Whatever you would do in this scenario is up to you; the point is that just by taking one positive step, new opportunities and experiences can arise.
5. They manage their stress levels
Facing stress is a certainty for everyone, but emotionally healthy people tend to have successful strategies they can rely on to manage their stress levels.
If you find yourself struggling with stress, take some time to identify what is causing you to stress in your own life.
Are you feeling stressed at work? Is your relationship causing you stress?
Identifying what's causing stress in your life makes it easier to start implementing stress management strategies:
How to achieve emotional health?
1. Cultivate a positive mindset
While you may not always find yourself in positive circumstances, it is always possible to see the positive in every situation, and there are steps you can take to cultivate a positive mindset.
Happiness researcher (and BetterUp Science Board Advisor) Shawn Achor makes the point that people see real progress in their happiness when they make a mindset and behavioral shift at the same time.
In an interview with Mission.org CEO Chad Grills Shawn states that through his research on happiness that while our genes and environment dictate our baseline level of happiness, the following daily habits can have a positive impact on how we view the world:
- Scan and notice three new things in the world were grateful for every day for 21 days in a row.
- Start and maintain an exercise regime.
- Meditate for a few minutes every day.
- Carry out random acts of kindness.
- Journal about a positive experience for two minutes every day.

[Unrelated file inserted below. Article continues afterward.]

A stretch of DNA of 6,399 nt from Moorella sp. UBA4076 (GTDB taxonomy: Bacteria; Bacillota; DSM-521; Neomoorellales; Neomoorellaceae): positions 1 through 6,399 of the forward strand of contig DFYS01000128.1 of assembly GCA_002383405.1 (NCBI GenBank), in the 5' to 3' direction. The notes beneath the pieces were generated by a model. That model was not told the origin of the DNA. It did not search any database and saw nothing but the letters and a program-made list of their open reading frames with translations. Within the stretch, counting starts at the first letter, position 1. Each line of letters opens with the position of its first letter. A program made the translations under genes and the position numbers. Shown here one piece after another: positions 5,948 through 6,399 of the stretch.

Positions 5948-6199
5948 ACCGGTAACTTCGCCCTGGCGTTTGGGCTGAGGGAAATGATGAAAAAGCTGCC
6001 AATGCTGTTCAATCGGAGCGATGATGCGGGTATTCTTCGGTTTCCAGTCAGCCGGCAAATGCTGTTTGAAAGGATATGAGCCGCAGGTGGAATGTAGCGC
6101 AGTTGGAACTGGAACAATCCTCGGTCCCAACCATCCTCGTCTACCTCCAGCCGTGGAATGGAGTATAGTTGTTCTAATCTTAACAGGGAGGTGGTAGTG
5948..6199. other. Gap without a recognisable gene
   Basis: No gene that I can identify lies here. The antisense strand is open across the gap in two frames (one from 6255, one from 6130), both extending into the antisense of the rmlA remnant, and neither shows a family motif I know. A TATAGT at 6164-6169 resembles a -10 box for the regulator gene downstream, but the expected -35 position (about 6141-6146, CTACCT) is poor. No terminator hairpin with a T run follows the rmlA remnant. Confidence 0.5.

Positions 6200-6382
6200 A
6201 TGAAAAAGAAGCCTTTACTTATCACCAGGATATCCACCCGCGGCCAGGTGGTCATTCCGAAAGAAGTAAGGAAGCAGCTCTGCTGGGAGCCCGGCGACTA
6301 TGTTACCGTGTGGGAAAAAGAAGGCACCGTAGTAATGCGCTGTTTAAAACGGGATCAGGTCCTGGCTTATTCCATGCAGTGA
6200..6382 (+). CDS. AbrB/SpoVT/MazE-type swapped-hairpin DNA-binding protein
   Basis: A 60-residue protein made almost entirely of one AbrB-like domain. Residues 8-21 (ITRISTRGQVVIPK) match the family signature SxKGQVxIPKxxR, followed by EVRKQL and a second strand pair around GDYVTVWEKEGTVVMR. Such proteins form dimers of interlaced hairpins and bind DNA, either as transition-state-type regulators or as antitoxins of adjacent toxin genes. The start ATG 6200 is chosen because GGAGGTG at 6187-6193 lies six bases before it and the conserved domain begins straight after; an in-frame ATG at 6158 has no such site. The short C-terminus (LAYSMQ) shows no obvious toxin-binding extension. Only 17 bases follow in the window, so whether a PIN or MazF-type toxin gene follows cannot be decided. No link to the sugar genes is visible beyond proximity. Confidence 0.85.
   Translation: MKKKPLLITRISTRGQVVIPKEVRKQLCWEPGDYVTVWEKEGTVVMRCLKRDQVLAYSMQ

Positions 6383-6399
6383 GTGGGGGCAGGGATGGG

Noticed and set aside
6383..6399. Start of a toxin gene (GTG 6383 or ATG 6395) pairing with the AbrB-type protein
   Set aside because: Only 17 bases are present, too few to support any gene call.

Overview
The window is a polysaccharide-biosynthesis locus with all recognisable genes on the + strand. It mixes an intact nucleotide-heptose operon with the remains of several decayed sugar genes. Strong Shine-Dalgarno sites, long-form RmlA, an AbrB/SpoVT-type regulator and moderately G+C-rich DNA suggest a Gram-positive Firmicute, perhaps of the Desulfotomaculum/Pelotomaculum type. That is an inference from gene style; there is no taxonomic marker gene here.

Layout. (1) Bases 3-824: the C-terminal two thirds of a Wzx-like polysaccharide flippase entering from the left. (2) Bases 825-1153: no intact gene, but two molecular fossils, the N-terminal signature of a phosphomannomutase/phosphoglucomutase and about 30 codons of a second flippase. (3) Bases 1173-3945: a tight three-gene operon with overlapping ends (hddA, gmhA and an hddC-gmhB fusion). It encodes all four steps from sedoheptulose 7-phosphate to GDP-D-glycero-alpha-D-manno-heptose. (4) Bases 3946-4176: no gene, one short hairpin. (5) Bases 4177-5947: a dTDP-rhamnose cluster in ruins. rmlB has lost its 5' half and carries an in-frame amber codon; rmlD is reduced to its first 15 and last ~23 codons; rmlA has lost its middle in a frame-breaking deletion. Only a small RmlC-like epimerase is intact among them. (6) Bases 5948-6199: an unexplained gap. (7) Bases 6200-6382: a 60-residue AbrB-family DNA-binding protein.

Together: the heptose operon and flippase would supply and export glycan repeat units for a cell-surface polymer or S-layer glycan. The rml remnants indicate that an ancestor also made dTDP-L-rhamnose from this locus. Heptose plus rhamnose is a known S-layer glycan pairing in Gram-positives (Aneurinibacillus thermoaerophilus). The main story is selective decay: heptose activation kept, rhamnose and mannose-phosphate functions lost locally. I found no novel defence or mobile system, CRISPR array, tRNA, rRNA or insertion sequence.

Shawn concludes that small positive habit changes can dramatically affect the way our brains process the world and transform someone with a genetic predisposition to pessimism into a lifelong optimist.
Shawn’s research also brings into focus the fact that emotional health doesn’t mean being happy and positive all the time.
Our genetics and environment dictate our baseline levels of happiness, so some elements are outside of our control. But by studying emotional health and implementing healthy habits, we can get to a point where we deal with our emotions in constructive, healthy ways.
It’s been proven that smiling does, in fact, make us happier!
In a 2019 paper by the University of Tennessee, psychologists found that facial expressions do, in fact, have a small impact on our feelings.
3. Seek or accept help and support from others
Whether it's a qualified professional, a friend, or a family member, seeking help from someone you can rely on for support can make all the difference when you're going through a difficult time.
4. Practice gratitude in your daily life
Being grateful for your situation shifts your mindset from wanting more to being thankful for what you have.
If you want to start cultivating a mindset of gratitude, start with small daily acts. Ways you can do this include:
- Start a gratitude journal and add to it every day.
- Show humility and be open to new experiences and new points of view.
- Spend quality time with those close to you,
- Commit to one day per week where you don’t complain about anything.
What are some examples of emotional health?
Being curious about your own mind is one way to start actively engaging with your own emotional health.
This can be as simple as asking, 'why do I feel or react this way?' when you experience a negative emotion.
By doing this, you may begin to uncover some of the reasons causing you to react in a certain way.
2. Sharing feelings appropriately
Having someone to confide in can have massive benefits to your emotional health. If you have someone you're close with, like a close friend or family member, then reach out to them if you're ever beginning to feel overwhelmed.
Sharing your feelings can help give you clarity on what you're experiencing, while also giving you someone you can lean on for support.
3. Noticing and facing emotions when they arise
Identifying emotions when they arise can be a great way of diffusing that emotion and coming to terms with it.
For example, next time you feel yourself getting angry, try and take a step back and actively think about how you want to react in that situation.